Summary Exercise-induced asthma (EIA) is a general concern for growing children and adolescents with asthma. One main objective in the treatment of asthma during childhood, according to most international and national guidelines, is to master EIA. Additionally, among athletes, and especially elite athletes, EIA and bronchial hyperresponsiveness (BHR) are major problems, interfering with the performance of sports and representing a health risk. Athletes, as well as ordinary patients, need an optimal diagnosis and treatment of their asthma. This was shown by Becker et al. , who reported deaths linked to athletic performance over a 7-year period in the USA. Out of 263 deaths, 61 were asthma related, and 51% of the deaths were related to organised sports events. Only one of the 61 athletes who died used inhaled steroids . This underlines the need for optimal asthma treatment among competitive athletes.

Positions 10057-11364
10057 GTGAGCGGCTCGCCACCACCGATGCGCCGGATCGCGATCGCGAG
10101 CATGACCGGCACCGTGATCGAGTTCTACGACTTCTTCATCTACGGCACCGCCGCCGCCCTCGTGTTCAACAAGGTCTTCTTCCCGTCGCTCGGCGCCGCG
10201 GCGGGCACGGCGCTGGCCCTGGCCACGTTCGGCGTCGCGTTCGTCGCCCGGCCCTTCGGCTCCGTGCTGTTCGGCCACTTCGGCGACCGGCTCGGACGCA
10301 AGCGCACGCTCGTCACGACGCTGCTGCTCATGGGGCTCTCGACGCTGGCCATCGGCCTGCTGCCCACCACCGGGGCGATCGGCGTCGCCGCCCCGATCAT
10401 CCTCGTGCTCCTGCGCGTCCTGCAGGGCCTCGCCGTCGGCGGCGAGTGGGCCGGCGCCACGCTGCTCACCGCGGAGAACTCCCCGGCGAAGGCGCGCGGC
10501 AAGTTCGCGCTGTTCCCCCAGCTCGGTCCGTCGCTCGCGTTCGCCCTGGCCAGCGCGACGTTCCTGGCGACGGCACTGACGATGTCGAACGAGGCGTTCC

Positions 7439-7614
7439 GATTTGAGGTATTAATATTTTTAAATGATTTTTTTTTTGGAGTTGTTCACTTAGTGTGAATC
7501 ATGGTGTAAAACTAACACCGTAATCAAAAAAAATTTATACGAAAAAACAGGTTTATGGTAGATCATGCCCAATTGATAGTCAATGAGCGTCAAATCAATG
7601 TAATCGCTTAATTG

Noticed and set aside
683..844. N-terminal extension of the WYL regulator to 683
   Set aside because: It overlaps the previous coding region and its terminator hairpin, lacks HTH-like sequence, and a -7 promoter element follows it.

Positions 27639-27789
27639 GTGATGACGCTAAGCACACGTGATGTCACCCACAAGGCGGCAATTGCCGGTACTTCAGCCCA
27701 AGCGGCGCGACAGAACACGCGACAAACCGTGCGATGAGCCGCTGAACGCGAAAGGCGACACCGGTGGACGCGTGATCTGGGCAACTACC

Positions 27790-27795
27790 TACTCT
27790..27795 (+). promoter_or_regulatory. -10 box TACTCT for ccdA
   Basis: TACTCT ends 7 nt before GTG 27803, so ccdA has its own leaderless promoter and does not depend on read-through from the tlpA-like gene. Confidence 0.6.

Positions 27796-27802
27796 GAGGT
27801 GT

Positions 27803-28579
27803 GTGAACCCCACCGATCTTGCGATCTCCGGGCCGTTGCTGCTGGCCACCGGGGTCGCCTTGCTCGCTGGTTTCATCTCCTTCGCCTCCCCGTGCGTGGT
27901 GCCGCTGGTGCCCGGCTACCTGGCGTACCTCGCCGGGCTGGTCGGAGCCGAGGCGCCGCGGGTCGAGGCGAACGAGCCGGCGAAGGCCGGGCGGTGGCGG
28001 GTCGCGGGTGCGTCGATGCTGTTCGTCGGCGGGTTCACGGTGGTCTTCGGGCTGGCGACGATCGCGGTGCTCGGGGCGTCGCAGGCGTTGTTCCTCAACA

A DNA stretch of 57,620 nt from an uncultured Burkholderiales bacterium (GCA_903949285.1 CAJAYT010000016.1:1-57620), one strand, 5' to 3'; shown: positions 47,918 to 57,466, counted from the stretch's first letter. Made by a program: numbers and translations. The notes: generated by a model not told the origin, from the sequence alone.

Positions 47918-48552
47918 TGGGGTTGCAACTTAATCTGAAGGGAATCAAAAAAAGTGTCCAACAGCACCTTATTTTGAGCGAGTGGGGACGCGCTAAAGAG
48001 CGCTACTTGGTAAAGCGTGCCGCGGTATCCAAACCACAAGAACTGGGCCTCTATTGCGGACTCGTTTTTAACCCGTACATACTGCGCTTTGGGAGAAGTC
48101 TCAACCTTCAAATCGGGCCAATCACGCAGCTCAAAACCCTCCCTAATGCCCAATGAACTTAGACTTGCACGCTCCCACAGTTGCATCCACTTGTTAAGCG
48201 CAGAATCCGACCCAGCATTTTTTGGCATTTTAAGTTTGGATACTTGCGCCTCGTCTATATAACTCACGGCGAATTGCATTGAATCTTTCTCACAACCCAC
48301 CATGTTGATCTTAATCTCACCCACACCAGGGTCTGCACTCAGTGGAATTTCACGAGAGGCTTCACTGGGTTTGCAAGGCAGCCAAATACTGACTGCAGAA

Due to concern about reports of frequent use of inhaled β2-agonists, the Medical Commission of the International Olympic Committee (IOC-MC) introduced restrictions in the use of these drugs in relationship to sport in 1993. These rules have been altered several times, with the introduction of applications and approvals for international athletes to be able to use such drugs. Among pulmonologists and allergologists, these rules were felt to be very restrictive, and a joint Task Force was set up by the European Respiratory Society (ERS) and European Academy of Allergy and Clinical Immunology (EAACI). This Task Force recently produced three reports [2–4]. The present article focuses on the problems raised by this report, as well as outlining a pan-European study focusing on asthma and BHR in top athletes.
- ©ERS 2008